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VJVirtual | Homozygous BCMA deletion in response to ide-cel in myeloma patient

Leo Rasche, MD, University of Würzburg, Würzburg, Germany, discusses the results of a case study which demonstrated clonal selection of homozygous BCMA gene deletion in response to anti-BCMA CAR T-cell therapy in a patient with multiple myeloma. The study analyzed data from a patient with multiple myeloma who was treated with idecabtagene vicleucel (ide-cel) in the KarMMa trial (NCT03361748). The patient initially responded well to ide-cel treatment but had relapsed at five months of follow-up. Whole genome sequencing of multiple myeloma cells collected at relapse detected a homozygous deletion at 16p resulting in irreversible BCMA loss on the protein level.

Paper: https://www.nature.com/articles/s41591-021-01245-5

Transcript (edited for clarity)

Hello. My name is Leo Rasche from the University Hospital of Würzburg, And I would like to give you a short preview on our latest paper on homozygous BCMA gene deletion in response to anti-BCMA CAR T-cells in a patient with multiple myeloma. So this is the topic, we are interested in the selective pressure of anti-BCMA immunotherapies on the clonal architecture in multiple myeloma, and we want to learn about the mechanisms of the myeloma cells surviving this type of treatment, and finally leading to relapse...

Hello. My name is Leo Rasche from the University Hospital of Würzburg, And I would like to give you a short preview on our latest paper on homozygous BCMA gene deletion in response to anti-BCMA CAR T-cells in a patient with multiple myeloma. So this is the topic, we are interested in the selective pressure of anti-BCMA immunotherapies on the clonal architecture in multiple myeloma, and we want to learn about the mechanisms of the myeloma cells surviving this type of treatment, and finally leading to relapse. And this is a patient from our institute who had terrible myeloma disease. He was heavily pretreated. He presented with extramedullary disease, a biallelic TP53 lesion, high M protein levels, and high bone marrow infiltration prior to CAR T-cell therapies. We included this patient on the KarMMa trial evaluating ide-cel CAR T-cell treatment in relapsed refractory multiple myeloma. And after infusion, this patient shows a nice response, and the extra medullary disease disappeared, and M protein levels went down, and at the bone marrow, minimal residual disease was not detectable.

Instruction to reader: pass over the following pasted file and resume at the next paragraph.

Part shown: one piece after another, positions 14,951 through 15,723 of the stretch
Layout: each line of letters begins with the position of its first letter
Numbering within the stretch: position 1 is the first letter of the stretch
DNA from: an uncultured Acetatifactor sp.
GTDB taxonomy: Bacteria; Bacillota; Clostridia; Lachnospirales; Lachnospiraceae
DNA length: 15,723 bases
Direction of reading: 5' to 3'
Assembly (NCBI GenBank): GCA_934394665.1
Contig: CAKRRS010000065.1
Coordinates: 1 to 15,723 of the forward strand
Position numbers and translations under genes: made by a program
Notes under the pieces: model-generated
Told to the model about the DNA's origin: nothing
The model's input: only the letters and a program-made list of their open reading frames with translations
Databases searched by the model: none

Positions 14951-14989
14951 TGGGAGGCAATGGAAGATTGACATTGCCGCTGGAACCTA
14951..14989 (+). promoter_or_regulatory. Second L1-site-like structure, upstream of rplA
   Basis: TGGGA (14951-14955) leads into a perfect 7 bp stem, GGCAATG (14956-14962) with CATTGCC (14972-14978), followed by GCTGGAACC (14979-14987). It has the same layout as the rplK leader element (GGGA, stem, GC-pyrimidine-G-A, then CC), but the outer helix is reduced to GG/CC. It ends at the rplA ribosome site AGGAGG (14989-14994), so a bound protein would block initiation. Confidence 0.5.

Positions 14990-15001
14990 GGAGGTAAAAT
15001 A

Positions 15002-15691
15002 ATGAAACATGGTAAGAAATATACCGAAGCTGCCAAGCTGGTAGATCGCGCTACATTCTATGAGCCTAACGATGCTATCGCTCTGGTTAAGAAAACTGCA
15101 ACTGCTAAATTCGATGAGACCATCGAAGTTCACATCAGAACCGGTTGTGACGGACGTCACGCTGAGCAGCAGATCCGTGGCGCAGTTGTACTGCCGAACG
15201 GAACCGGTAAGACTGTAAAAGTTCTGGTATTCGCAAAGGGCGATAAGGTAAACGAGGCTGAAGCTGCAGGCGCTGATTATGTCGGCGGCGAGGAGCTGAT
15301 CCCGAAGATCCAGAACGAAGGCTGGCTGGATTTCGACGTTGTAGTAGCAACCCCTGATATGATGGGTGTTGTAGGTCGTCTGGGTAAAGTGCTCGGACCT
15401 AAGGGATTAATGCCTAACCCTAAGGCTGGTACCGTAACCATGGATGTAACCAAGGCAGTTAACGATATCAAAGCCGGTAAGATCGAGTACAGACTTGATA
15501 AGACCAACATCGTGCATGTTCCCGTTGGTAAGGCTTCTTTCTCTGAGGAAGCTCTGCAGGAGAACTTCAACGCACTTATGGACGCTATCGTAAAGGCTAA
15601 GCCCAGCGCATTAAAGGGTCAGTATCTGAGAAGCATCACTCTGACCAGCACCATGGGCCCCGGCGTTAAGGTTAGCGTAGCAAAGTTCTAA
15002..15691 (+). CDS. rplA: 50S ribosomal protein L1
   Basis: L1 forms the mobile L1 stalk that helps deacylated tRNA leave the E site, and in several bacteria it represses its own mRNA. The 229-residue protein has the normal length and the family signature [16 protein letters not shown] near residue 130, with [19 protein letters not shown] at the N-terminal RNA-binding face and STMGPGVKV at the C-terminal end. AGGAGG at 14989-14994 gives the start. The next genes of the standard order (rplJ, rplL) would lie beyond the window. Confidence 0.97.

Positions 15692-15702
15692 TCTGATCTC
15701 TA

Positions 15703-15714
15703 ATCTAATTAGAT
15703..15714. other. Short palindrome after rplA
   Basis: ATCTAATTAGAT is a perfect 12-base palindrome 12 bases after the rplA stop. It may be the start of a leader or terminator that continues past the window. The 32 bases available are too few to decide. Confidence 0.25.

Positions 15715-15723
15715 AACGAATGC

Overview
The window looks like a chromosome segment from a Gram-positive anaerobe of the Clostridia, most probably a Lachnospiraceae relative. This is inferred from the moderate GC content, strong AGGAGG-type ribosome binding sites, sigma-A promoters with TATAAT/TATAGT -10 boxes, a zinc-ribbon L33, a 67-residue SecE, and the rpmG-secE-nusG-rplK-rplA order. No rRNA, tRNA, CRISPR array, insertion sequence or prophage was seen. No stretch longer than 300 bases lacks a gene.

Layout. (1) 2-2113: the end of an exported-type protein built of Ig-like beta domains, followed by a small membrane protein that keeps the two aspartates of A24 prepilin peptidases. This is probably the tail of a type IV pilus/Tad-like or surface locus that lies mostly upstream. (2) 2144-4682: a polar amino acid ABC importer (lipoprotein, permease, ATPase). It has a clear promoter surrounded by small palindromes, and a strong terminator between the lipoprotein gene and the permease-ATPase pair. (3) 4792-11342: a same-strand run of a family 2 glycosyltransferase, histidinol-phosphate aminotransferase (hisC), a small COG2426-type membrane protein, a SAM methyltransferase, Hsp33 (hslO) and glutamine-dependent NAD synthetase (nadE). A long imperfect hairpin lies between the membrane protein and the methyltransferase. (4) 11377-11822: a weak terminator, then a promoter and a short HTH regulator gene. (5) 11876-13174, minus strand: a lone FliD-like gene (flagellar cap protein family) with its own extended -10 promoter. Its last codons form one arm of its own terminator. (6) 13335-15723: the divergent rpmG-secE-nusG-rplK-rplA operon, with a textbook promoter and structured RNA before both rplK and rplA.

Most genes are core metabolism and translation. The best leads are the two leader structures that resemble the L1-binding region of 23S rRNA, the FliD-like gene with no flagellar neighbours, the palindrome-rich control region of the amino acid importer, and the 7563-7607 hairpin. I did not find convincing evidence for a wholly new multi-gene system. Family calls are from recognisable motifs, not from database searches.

So after three months of treatment or follow-up, we did whole body MRI again, which was picking up a single small lymph node, suggesting early yet localized relapse, whereas the M protein levels went further down. At five months of follow-up, this patient experienced terrible disease relapse with extramedullary disease all over the place, including lymph nodes, the spleen, and the liver, high M protein levels, and an almost obliterative bone marrow infiltration. And this figure here gives you a first impression what was going on in this patient. So the red line indicates the M protein levels, which went down after ide-cel treatment and then remained down, but then increased at the time of relapse. The gray line indicates the numbers of CAR T-cells, which increased rapidly in the first days after infusion and then persisted quite nicely, including the time of relapse. And most importantly in this case, the blue line indicates soluble BCMA levels, which were high at inclusion and then went down after ide-cel treatment and remained below limit of detection, including the time of relapse, suggesting a BCMA loss in this patient.

And we did single-cell RNA-Seq, and at baseline we found a stable and consistent expression of BCMA which was not detectable at relapse, highlighting a BCMA loss. And we were able to confirm these RNA results on protein levels with immunohistochemistry, again showing a strong and clear BCMA expression prior to CAR T-cells and a complete BCMA loss at the time of relapse. We did whole genome sequencing of myeloma cells collected at relapse and we found numerous chromosomal aberrations, translocations, amplifications, and quite a lot of small deletions, including this biallelic TP53 event at chromosome 17, but also and most importantly deletion at 16p, the locus where BCMA is encoded. And we looked closer to this region and we identified a homozygous BCMA deletion.

So CAR T-cell therapy in this patient selected for a clone with homozygous BCMA gene deletion leading to irreversible BCMA loss on protein level. So in summary, we identified a tumor intrinsic escape mechanism to anti-BCMA CAR T-cell therapy and, saying that, I would like to mention that there are two other groups who presented very similar results at last year ASH, one from Canada by Nizar Bahlis and Paola Neri, and one from Boston, the group of Nikhil Munshi, who also reported on biallelic BCMA events underlying relapse from CAR T-cell therapy. And with this, I would like to thank all my co-authors who contributed to this paper. And if you are interested in the study, please check out our paper published in Nature Medicine.

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